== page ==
What are some of the highlights in recent years? There were a number of significant settlements. We have had some high-profile cases against law firms. We have had cases we settled and others we are litigating [MoFo, Jones Day, Ogletree]. We represent Am Law 100 partners throughout the United States in presuit negotiations involving Title VII and discrimination claims right now.
Have pay and promotion claims been one of the central focuses of these cases? There are multiple claims out there, and pay and promotion claims often go with the territory. We have a pay gap for female equity partners in this country. Male partners on average make $950,000 a year and female partners make $650,000 a year. The pay gap is a lot worse in Big Law than on average in the rest of the country. We see that pay gap and we see the issues of rising in the ranks to equity partner for women. These issues include individualized retaliation and hostile work environment claims.
Can you discuss the issues involved with these female partners filing such claims at law firms? There is an initial threshold we have to deal with. In order to avail yourself of rights under the Equal Pay Act, you have to be an employee. There is an argument that partners are not employees, they are owners. That’s an issue at the outset. A U.S. Supreme Court case lays out a six-factor test whether business owners are truly business owners for the purposes of the statute. The test goes to the issue of power and control. Do you have the power to hire and fire? Do you have the power to enter into contracts for the firm? Do you have autonomy in day-to-day life? Are you involved in the profits and losses?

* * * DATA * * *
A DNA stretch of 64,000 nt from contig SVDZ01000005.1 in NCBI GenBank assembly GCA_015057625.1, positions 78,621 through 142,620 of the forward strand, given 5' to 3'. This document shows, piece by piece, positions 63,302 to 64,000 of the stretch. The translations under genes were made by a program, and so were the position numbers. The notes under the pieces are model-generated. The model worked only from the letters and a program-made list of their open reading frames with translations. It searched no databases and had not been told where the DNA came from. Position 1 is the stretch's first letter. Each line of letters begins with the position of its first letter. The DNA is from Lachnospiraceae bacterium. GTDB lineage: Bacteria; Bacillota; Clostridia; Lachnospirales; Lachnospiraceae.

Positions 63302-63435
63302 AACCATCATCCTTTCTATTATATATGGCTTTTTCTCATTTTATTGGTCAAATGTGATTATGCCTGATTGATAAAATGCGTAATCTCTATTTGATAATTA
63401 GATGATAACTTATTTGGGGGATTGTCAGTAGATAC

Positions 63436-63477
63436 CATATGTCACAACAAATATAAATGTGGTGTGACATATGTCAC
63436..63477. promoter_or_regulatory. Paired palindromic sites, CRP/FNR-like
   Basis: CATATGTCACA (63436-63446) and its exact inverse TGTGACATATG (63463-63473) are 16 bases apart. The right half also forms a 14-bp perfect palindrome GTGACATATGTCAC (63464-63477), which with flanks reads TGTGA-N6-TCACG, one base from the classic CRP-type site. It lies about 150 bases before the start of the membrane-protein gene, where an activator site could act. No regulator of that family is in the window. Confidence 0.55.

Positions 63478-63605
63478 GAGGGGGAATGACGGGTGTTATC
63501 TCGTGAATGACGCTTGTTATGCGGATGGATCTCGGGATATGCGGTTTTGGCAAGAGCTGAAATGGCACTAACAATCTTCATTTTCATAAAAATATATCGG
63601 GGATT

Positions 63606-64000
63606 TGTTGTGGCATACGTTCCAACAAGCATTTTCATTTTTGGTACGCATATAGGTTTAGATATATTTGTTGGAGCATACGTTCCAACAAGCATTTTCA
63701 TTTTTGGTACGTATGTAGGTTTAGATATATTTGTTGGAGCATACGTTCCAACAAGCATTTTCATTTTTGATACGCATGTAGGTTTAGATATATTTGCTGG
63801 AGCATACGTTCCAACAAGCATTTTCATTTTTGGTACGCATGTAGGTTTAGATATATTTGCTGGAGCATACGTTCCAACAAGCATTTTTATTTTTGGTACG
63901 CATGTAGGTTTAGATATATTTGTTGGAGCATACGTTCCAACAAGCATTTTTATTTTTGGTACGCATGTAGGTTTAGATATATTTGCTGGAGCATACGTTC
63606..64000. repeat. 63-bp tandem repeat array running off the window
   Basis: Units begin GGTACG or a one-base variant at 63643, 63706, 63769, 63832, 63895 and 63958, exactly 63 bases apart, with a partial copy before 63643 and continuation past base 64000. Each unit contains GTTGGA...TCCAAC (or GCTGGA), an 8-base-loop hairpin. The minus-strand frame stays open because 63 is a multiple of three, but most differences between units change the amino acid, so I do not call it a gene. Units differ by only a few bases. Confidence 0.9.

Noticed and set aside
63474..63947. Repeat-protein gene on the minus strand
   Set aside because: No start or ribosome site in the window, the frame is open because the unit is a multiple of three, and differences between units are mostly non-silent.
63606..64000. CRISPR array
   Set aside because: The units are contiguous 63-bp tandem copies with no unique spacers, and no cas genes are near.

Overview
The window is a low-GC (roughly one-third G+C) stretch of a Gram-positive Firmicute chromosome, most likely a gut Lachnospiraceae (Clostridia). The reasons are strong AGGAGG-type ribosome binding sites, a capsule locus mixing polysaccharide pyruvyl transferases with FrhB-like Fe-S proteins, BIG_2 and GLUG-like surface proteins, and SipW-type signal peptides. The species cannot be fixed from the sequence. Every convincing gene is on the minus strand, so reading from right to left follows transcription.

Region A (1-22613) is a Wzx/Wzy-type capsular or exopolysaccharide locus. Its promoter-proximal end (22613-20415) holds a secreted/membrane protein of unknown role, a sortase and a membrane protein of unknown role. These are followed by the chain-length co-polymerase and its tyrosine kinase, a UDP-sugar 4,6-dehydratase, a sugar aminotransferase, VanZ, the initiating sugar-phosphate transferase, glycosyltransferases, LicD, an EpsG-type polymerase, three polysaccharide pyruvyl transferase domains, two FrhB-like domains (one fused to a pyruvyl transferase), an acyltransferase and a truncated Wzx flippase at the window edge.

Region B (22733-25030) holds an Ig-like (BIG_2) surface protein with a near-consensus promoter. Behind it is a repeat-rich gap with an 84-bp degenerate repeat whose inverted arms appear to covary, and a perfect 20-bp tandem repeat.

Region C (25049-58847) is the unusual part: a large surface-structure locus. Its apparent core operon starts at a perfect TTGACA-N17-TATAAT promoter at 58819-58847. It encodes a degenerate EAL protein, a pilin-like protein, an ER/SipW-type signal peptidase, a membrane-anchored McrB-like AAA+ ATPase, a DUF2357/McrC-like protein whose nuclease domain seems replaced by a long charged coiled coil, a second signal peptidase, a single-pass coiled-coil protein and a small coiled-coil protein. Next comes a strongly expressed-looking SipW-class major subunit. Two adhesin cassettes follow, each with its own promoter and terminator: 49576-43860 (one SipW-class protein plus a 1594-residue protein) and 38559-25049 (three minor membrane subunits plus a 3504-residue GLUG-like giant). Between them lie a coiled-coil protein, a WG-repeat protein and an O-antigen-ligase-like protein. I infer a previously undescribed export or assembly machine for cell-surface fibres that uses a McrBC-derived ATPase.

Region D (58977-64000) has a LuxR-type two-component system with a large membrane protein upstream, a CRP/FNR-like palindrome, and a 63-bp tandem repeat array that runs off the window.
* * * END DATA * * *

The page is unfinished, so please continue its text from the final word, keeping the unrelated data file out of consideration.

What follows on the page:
The Supreme Court said there is no bright-line test in the totality of the circumstances. When we apply to the law firms what we know about, it’s pretty clear to us they aren’t true business owners. There are only a few that make fundamental decisions in the firm. Everyone else is an employee. That’s an initial legal issue we have to overcome in order to pursue claims.
The #MeToo movement has put a spotlight on gender equality. Has it helped you in your cases? There has been a focus on the treatment of women, in the employment context or not. That’s a good thing. We are only a year and a half into the #MeToo movement. We will know more about [the] impact on the law, especially with verdicts, in the next five years. I think it’s too early to tell. It’s certainly true there’s more comment and writing and thought given to the issue. Because of the attention to the issues, it’s more likely that juries will be mindful of the background and societal issues and consider the entire context when they are in the jury room.
Can you discuss how mandatory arbitration has evolved in Big Law and other contexts? I recently told students at Harvard Law School when they asked what they could do that they should think about banding together and potentially asking questions about mandatory arbitration in the context of Big Law. [T]hey have options. I encourage them to exercise those options and ask the hard questions. Students indicated a desire to ask hard questions and essentially take a hard look at any firm with a mandatory arbitration agreement. Perhaps raising questions and making decisions around that will make it more likely that law firms will change the mandatory arbitration process.